In a last-ditch effort to avoid losing World War II, Hitler has enacted a plan that turned all his followers into flesh-eating zombies. Now, it’s up to you and up to three friends to shoot, slash, and blast your way through seemingly endless droves of the undead. The premise of Zombie Army 4 may be absurd, but it’s a consistently fun, albeit repetitive, adventure across an alternate-history version of 1940s Europe.
Pushing through hordes of zombies across the European front is a gruesome and vicious affair. From standard brain-eaters that mindlessly wobble your way to upgraded undead with flamethrowers and sniper rifles, you never know what’s standing between you and the next safe room. Firefights seem manageable enough at first, but often devolve into adrenaline-fueled messes. I can’t tell you the number of encounters I had where I was performing crowd control with lower-level zombies, only to have a minigun-wielding monster come around the corner and ruin everything.
Movement in tight spaces is clunky, and getting stuck on furniture and walls is infuriatingly easy when you’re in panic mode. Thankfully, you can often get yourself out of tricky situations with a supercharged melee attack or by whipping out your shotgun. Zombie Army 4’s gunplay compensates for the temperamental movement mechanics, delivering smooth and satisfying shooting buoyed by an upgradable arsenal of weapons. I loved slapping supernatural attachments on my weaponry; I moved down the upgrade tree to give my shotgun an electric attachment that arcs damage between enemies. I also got a sniper-rifle upgrade that provides a small health boost with each headshot.
That health boost upgrade is crucial, as you can only hold one medkit at a time, and outside of safe rooms, they’re hard to come by. Zombie Army 4’s encounters are great at getting you to make mistakes in the panic. I loved the rush that came every time zombies started pouring in from directions I didn’t expect, and the area I planned on defending to my death was rendered useless. Those moments, where you must think and react on the fly, are where Zombie Army 4 shines brightest.
Unfortunately, the encounters frequently repeat themselves and become predictable in the process. While the enemy types differ, I lost count of the number of times I needed to kill every zombie in an area to open a seal, eliminate zombies within a certain radius to sate a Blood Fountain, or defend a mechanism from an encroaching horde. Because of this, I began establishing certain strategies that could be generally applied to each encounter type, removing the thrilling wildcard element and making fights feel more routine.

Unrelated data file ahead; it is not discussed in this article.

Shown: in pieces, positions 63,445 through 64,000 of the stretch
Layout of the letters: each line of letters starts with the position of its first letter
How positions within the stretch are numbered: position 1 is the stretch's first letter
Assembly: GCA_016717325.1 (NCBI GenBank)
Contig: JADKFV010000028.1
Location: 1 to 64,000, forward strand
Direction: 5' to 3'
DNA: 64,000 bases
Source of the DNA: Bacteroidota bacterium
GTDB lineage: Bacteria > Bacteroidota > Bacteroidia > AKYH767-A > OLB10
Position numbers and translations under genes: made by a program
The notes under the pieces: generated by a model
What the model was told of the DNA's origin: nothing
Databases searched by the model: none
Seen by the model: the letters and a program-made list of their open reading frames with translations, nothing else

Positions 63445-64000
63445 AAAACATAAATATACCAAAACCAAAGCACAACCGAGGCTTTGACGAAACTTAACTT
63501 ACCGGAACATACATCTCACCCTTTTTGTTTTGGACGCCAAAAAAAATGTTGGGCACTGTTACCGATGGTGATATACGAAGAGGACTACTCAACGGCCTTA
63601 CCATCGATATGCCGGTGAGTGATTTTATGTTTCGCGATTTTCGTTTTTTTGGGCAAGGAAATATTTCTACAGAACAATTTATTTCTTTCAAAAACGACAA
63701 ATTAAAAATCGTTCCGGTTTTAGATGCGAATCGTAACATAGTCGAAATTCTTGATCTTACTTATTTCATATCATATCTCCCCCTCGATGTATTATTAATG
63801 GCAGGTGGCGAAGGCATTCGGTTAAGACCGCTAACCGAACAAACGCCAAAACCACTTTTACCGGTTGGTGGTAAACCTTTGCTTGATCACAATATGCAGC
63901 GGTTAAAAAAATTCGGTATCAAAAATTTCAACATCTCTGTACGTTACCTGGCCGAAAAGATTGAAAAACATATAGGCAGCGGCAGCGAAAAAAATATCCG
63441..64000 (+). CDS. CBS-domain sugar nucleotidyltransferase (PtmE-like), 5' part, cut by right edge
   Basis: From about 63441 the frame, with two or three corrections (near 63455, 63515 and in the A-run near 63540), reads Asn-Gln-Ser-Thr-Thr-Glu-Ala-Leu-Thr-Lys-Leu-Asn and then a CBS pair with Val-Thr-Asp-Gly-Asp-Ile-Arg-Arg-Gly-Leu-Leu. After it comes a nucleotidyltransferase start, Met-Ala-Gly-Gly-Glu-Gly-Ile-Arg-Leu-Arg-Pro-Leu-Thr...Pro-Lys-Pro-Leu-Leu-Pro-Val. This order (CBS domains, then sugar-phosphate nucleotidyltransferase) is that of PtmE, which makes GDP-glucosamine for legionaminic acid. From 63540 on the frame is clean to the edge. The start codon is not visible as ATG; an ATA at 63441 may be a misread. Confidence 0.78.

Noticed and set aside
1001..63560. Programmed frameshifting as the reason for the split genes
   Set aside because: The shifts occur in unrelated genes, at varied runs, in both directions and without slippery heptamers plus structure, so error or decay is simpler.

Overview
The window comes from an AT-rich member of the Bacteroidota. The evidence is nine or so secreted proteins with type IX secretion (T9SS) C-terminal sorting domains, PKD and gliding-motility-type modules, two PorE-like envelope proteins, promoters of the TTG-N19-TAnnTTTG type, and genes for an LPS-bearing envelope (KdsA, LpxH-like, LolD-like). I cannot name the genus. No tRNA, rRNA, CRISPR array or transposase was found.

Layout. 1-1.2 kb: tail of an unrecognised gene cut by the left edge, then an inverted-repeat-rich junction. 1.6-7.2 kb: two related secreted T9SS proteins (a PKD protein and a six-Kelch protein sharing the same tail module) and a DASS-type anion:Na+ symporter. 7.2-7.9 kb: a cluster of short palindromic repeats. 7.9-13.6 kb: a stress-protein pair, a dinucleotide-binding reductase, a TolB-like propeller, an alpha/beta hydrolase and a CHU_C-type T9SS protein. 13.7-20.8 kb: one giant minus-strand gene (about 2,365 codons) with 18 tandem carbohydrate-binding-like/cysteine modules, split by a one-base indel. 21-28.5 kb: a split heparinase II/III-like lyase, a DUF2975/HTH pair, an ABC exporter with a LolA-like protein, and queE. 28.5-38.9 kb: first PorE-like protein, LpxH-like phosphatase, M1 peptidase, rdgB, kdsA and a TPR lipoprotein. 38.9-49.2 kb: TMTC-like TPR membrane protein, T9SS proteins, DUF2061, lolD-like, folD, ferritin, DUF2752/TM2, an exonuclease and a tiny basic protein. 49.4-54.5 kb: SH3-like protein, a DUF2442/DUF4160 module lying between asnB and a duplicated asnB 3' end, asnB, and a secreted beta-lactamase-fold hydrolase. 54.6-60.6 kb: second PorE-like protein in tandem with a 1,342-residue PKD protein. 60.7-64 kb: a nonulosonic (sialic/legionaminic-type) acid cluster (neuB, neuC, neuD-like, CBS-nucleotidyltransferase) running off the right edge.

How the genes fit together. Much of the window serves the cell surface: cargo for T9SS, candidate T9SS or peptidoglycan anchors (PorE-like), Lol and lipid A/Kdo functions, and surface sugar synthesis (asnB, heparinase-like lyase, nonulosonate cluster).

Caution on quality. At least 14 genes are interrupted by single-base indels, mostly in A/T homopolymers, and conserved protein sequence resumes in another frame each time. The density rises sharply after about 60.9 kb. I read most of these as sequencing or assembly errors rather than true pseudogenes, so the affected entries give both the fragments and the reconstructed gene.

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If you don’t want to deal with the campaign’s standardized encounters, you can get the action delivered to you over the course of 12 intense waves through Horde mode. I love how the maps open new areas and relocate your supplies so you can’t just dig into one spot. However, my favorite part of Horde is how it drives you to get creative with environmental traps, different kinds of explosives, and your ammo supply. I don’t anticipate spending a ton of time in Horde trying to top my previous high score, but it’s a fun diversion from the meat of the game.
While the campaign suffers from a lack of variety, the shooting mechanics are solid. Zombie Army 4’s action is fun and over-the-top, but slaughtering the undead shouldn’t feel this routine.
Summary: Zombie Army 4: Dead War is action-packed and fun, but the experience is too often hindered by relying on familiar conventions.
Concept: Battle hordes of the undead on a silly, fun, and repetitive adventure to stop the Nazis
Graphics: The X-ray kill-cam adds a fun flourish to the otherwise unremarkable visuals
Sound: Characters helpfully call out threats and items, but most of the sounds you hear are the splashes of zombie guts
Playability: While movement is clunky, blasting through groups of zombies is satisfying
Entertainment: Despite some fun gunplay, the repetitive nature of the campaign means that the undead aren’t the only ones wandering mindlessly